THE BLOG
10/25/2011 11:07 pm ET | Updated Dec 25, 2011

36 Arrested Stopping "Stop & Frisk" in Harlem, Next Stop: Brooklyn

Leading up to Friday's mass civil disobedience at Harlem's 28th Police Precinct to Stop "Stop & Frisk," I heard many people's stories of being unjustly harassed, detained, humiliated, and brutalized by the NYPD. Far too often, these stories came with an air of resignation and comments like, "Its been going on so long, it will never change."

Well, that is certainly not how it felt on the streets of Harlem on Friday! I was arrested together with Dr. Cornel West, Rev. Stephen Phelps from Riverside Church, Rev. Earl Kooperkamp from St. Mary's Church, Debra Sweet and Elaine Brower of World Can't Wait, Prof. Jim Vrettos from John Jay College, and the author of this incredibly moving letter along with dozens of others -- including a sizable number from the Wall Street Occupation (their General Assembly endorsed this the night before) as well as folks who have been victimized by "Stop & Frisk." The crowd of supporters grew to more than 400 and brimmed with determination, defiance, and serious jubilation.

We not only frontally challenged the New Jim Crow of mass criminalization and incarceration of Black and Latinos, but the New Jim Crow attitude of acceptance of what the criminal "injustice" system does to people began to be cast off.

People felt in their souls what I have been insisting since we began; that we are in this to win it and we won't stop until Stop & Frisk is ended along with the whole mass incarceration and criminalization of our youth. Next week, on November 1st, we are taking this campaign of civil disobedience to the 73rd Precinct in Brownsville.

At least two key things went into making this launch so powerful.

First, the leading edge of this movement is determined resistance. With right on our side and the righteousness of putting a lot on the line for it, we cracked the sense that this is just the way things are, and there's nothing we can do about it that keeps people cowed during "normal times."

The second great strength was the powerful coming together of two different sections of people who this system works hard to keep divided; from one side, there were Black and Latino people who are routinely traumatized and brutalized by wholesale criminalization and mass incarceration, and from the other side were hundreds of white people who overwhelmingly have had no such experience.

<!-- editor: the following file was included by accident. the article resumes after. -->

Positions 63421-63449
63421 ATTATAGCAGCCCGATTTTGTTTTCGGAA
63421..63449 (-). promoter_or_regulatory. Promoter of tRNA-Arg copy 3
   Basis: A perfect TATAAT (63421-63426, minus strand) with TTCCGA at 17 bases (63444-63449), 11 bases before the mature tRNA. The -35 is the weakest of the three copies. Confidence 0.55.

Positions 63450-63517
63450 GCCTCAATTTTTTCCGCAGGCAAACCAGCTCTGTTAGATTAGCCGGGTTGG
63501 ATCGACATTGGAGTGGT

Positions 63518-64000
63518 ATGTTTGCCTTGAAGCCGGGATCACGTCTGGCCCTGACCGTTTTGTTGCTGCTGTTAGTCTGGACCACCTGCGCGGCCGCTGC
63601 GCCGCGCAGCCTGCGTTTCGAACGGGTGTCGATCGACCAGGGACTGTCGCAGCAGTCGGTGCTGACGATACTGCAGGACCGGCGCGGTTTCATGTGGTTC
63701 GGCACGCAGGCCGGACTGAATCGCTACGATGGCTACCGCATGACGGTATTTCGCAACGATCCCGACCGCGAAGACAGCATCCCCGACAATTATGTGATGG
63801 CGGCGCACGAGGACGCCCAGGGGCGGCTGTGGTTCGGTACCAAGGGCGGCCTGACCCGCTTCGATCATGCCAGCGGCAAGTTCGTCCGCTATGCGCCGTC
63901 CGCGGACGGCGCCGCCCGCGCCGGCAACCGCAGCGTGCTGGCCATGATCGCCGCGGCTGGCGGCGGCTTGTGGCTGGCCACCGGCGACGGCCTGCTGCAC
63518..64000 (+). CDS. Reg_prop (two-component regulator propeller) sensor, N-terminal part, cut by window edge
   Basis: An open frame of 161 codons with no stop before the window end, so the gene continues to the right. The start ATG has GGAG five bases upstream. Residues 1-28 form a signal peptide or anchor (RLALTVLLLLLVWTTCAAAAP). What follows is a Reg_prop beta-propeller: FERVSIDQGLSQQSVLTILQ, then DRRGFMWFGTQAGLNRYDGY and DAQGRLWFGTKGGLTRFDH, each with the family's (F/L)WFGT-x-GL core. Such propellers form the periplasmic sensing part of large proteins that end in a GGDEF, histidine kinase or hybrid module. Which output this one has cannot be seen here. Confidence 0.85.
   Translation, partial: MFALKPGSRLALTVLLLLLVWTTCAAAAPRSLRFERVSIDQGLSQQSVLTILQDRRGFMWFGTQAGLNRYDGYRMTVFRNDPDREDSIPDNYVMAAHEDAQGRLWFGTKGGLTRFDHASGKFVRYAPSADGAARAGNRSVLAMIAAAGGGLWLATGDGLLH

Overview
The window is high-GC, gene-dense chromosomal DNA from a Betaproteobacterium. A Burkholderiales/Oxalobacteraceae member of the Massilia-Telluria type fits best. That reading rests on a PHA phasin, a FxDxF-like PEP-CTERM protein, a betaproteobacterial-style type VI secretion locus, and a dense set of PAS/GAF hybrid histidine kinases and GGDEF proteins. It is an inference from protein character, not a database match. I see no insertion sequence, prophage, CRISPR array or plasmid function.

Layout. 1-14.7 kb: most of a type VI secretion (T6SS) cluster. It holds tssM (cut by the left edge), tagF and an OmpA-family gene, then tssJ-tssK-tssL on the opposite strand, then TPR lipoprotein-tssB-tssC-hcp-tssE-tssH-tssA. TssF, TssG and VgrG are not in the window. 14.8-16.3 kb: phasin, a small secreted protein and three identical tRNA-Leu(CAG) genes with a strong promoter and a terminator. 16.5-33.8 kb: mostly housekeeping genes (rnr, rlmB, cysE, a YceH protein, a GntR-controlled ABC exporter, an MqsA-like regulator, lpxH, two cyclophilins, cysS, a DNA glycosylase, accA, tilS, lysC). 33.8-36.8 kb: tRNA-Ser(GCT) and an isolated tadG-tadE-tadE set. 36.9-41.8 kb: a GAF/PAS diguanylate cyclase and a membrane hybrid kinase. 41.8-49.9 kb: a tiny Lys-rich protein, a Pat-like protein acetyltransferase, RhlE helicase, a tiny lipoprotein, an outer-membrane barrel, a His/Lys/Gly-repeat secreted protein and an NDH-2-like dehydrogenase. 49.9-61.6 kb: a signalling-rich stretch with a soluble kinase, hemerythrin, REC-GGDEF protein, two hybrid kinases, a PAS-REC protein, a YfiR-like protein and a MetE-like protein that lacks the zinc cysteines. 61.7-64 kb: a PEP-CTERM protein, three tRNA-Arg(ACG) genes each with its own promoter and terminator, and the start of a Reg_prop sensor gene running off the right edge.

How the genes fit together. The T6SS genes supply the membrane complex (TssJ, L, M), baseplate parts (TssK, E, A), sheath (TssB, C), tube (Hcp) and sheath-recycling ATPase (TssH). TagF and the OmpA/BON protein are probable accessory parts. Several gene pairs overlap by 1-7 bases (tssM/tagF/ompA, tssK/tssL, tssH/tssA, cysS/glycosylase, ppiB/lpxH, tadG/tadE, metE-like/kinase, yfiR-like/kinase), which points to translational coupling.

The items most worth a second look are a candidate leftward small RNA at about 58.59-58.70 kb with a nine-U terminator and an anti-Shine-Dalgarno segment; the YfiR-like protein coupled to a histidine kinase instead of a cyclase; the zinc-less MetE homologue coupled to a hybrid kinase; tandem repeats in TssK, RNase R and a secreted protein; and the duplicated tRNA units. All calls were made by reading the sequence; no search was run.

During the rally, several Black people defiantly stepped to the front of the crowd and told story after story of being Stopped & Frisked. The eyes of the white people in the crowd literally widened. Many of them winced as they heard first hand stories of humiliation, brutality, and terror inflicted on Black and Latino people by the NYPD.

From the other side, a special moment came when Elaine Brower spoke. She began with something obvious: "I am a white woman." She went on to explain how she could have stayed home in her comfortable living room and that she's never been stopped or frisked. But, she insisted, "But I couldn't live with myself if I didn't come out here and stand with you against this racist policy and crime!" Hers was a message that hit very hard and in two ways. Immediately the Black and Brown faces broke into ear-to-ear smiles as they began to recognize the seriousness with which so many white people were beginning to see this New Jim Crow. For white folks, her words seemed to cement a basic stand and principle which had pulled them to participate but perhaps hadn't been so clearly articulated yet.

Our spirits only rose as we marched to the 28th Precinct. Cornel West and I were joined by thirty-four others in conducting non-violent civil disobedience by blocking its entrance. I am never going to say that I enjoy being in the custody of pigs, but if I am going to be, I can't think of better company to have! From the men's cell, we could hear the women singing Billy Holiday songs, Motown, even a Frankie Valli song or two. When they tried to start Otis Redding's "Dock of the Bay" in the middle, I couldn't allow that so I started them off at the beginning again. And on we went until we were released Friday evening.

All, that is, except two.